But now the government faces an urgent decision between putting South Canterbury into receivership now, or putting in yet more taxpayers money in the hope it can survive and then thrive past the end of the government guarantee.
The choice is a difficult one. The immediate pain from a receivership would be substantial.
Receivership would trigger a payout to investors under the government guarantee of around NZ$1.7 billion. Some believe that shock to the government’s finances would be enough to trigger a review of New Zealand’s sovereign credit rating downgrade by Standard and Poor’s and/or Moody’s.
I don’t believe it would be enough to justify a rating review, but if it did that would immediately increase wholesale interest rates, which would eventually flow through to the entire economy. There is also the fallout on the South Island rural economy.
Any receiver would force through sales of farms, property developments and small businesses, many of whom are not paying the interest on the loans received from South Canterbury Finance. Dairy farm prices in the South Island could potentially take a big hit. Some believe this could send a new chill through the South Island that eventually cost jobs and stunt any recovery of economic growth. That’s because the Australian-owned banks are unlikely to step in to take over the loans.
This is the potential cost of letting it fail. It may be quite huge. It’s easy to just say “let them fail”, but that will mean a large payout by the Government, and a hit to the South Island economy.
South Canterbury Finance does not have a future beyond the end of the Deposit Guarantee. To have such a future, it would need to substantially increase its credit rating, find a new funder and convince already sceptical investors to go naked in backing the finance company without a deposit guarantee. They will also have to do it without their talisman Allan Hubbard, who will be long gone as owner and maestro.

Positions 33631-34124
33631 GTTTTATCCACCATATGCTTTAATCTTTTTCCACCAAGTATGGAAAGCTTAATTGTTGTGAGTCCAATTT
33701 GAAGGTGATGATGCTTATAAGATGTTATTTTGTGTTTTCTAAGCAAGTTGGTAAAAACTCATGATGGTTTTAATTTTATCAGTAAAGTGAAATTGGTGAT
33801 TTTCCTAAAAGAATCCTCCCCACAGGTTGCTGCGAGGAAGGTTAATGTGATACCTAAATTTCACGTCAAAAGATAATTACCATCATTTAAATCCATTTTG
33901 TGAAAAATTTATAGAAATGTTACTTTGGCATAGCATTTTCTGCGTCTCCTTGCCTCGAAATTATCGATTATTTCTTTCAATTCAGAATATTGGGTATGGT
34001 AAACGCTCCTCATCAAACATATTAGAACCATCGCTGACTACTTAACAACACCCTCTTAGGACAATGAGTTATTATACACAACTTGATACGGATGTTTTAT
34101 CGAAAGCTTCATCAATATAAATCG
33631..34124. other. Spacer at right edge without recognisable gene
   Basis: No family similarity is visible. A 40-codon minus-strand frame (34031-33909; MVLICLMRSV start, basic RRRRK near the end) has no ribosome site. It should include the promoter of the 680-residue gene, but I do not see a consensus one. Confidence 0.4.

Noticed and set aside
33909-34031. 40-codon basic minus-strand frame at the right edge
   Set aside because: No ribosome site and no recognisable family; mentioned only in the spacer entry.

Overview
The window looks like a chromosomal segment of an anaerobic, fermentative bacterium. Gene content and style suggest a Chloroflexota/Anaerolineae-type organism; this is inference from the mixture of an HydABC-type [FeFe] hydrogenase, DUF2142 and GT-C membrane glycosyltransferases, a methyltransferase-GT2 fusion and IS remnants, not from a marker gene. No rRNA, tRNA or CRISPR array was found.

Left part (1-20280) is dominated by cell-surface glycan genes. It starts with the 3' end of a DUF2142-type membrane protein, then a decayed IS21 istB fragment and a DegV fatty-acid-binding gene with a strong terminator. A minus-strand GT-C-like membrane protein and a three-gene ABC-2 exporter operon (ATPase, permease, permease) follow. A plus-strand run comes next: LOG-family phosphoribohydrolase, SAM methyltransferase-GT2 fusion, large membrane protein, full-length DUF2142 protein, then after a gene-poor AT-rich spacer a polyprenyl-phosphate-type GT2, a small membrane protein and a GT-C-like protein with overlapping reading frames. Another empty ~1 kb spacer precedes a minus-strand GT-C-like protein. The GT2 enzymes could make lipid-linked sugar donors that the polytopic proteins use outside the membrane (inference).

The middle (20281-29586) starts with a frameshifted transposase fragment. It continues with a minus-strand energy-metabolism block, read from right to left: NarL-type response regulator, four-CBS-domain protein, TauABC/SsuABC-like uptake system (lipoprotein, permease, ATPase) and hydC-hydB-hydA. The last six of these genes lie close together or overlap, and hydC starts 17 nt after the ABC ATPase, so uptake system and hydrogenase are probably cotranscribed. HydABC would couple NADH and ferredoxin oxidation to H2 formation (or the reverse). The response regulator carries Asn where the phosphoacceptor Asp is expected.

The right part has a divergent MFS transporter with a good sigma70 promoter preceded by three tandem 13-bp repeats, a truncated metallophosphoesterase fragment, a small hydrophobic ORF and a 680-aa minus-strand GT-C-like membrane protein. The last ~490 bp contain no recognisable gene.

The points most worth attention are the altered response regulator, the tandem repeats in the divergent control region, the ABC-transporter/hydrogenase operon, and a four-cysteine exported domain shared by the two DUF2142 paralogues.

At some point New Zealand’s dairy farming sector, particularly in the South Island, will have to reduce its debt.
When that happens it will be painful.
But as many investors in finance companies such as Strategic, St Laurence, Hanover and Dominion would attest, giving finance companies more time to ‘work it out’ and wait for the ‘market to bounce back’ is often worse than pulling the plug immediately. The New Zealand government faces a bail out decision in the same way Hanover Finance investors did 8 months ago and 12 months before that.
This is the crucial test – can SCF survive in the future if bailed out. Some compare it to Air NZ, which has thrived after a bail out. But there is a major difference between deciding to fly on an airline, or lend money to a finance company.
David Hillary also argues SCF should not be bailed out:
SCF is not a successful business, and it does not have a successful ‘good bank’ to salvage. The damage to SCF’s brand is total, SCF has been selling its best loans, and encouraging its best customers to re-finance elsewhere for probably a year now, leaving it with few good assets left. Its asset origination and management systems and personnel are the problem, and it is what needs to be closed down, not saved. …
SCF’s governance, leadership, culture and practices have been and are so bad that the company’s problems are pervasive, and this means that its liquidation value is likely to be higher than trying to keep it as a going concern.
Whatever the Government decides is going to be pretty unpopular.